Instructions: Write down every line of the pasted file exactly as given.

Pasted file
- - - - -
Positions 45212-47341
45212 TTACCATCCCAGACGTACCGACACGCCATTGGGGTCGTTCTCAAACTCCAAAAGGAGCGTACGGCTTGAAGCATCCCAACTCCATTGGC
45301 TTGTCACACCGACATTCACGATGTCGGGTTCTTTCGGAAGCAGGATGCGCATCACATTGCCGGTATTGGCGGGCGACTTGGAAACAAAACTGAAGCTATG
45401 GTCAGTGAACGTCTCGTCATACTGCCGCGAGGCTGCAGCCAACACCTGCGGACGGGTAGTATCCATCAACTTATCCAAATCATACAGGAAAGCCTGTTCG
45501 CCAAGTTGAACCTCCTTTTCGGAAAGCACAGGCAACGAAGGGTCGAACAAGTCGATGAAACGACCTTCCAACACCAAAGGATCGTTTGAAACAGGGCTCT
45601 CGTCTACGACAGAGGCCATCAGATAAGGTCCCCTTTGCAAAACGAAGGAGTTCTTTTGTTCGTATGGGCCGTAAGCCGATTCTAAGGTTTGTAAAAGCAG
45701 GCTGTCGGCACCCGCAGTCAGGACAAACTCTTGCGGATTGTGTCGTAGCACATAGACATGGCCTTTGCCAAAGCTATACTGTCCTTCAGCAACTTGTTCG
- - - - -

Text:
Positions 45212-47341
45212 TTACCATCCCAGACGTACCGACACGCCATTGGGGTCGTTCTCAAACTCCAAAAGGAGCGTACGGCTTGAAGCATCCCAACTCCATTGGC
45301 TTGTCACACCGACATTCACGATGTCGGGTTCTTTCGGAAGCAGGATGCGCATCACATTGCCGGTATTGGCGGGCGACTTGGAAACAAAACTGAAGCTATG
45401 GTCAGTGAACGTCTCGTCATACTGCCGCGAGGCTGCAGCCAACACCTGCGGACGGGTAGTATCCATCAACTTATCCAAATCATACAGGAAAGCCTGTTCG
45501 CCAAGTTGAACCTCCTTTTCGGAAAGCACAGGCAACGAAGGGTCGAACAAGTCGATGAAACGACCTTCCAACACCAAAGGATCGTTTGAAACAGGGCTCT
45601 CGTCTACGACAGAGGCCATCAGATAAGGTCCCCTTTGCAAAACGAAGGAGTTCTTTTGTTCGTATGGGCCGTAAGCCGATTCTAAGGTTTGTAAAAGCAG
45701 GCTGTCGGCACCCGCAGTCAGGACAAACTCTTGCGGATTGTGTCGTAGCACATAGACATGGCCTTTGCCAAAGCTATACTGTCCTTCAGCAACTTGTTCG